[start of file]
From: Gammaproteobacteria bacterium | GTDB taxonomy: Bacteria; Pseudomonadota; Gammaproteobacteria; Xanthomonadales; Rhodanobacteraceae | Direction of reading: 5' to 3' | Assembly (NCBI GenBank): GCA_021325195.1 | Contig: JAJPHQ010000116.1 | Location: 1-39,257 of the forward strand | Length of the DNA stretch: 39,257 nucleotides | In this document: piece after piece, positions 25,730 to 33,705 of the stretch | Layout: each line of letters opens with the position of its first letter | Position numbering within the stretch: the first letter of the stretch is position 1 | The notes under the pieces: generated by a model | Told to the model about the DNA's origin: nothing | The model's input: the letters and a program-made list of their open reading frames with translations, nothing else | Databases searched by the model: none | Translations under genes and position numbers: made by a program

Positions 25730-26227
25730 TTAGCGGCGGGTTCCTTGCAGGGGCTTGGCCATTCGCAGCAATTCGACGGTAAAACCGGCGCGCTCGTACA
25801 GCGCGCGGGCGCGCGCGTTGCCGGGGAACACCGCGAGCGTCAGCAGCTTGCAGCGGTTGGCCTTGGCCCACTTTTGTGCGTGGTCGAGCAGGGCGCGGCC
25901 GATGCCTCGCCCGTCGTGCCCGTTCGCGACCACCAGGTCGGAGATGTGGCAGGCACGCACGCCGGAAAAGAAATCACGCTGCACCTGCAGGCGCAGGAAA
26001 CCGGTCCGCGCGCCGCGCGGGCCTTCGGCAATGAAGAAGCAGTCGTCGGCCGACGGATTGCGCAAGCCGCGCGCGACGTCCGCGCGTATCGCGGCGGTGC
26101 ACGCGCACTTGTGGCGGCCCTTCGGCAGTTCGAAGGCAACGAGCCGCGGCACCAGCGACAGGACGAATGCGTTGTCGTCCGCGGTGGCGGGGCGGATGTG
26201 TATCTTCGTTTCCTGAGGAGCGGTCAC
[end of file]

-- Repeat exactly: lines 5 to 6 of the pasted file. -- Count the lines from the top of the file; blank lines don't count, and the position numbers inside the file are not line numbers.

25901 GATGCCTCGCCCGTCGTGCCCGTTCGCGACCACCAGGTCGGAGATGTGGCAGGCACGCACGCCGGAAAAGAAATCACGCTGCACCTGCAGGCGCAGGAAA
26001 CCGGTCCGCGCGCCGCGCGGGCCTTCGGCAATGAAGAAGCAGTCGTCGGCCGACGGATTGCGCAAGCCGCGCGCGACGTCCGCGCGTATCGCGGCGGTGC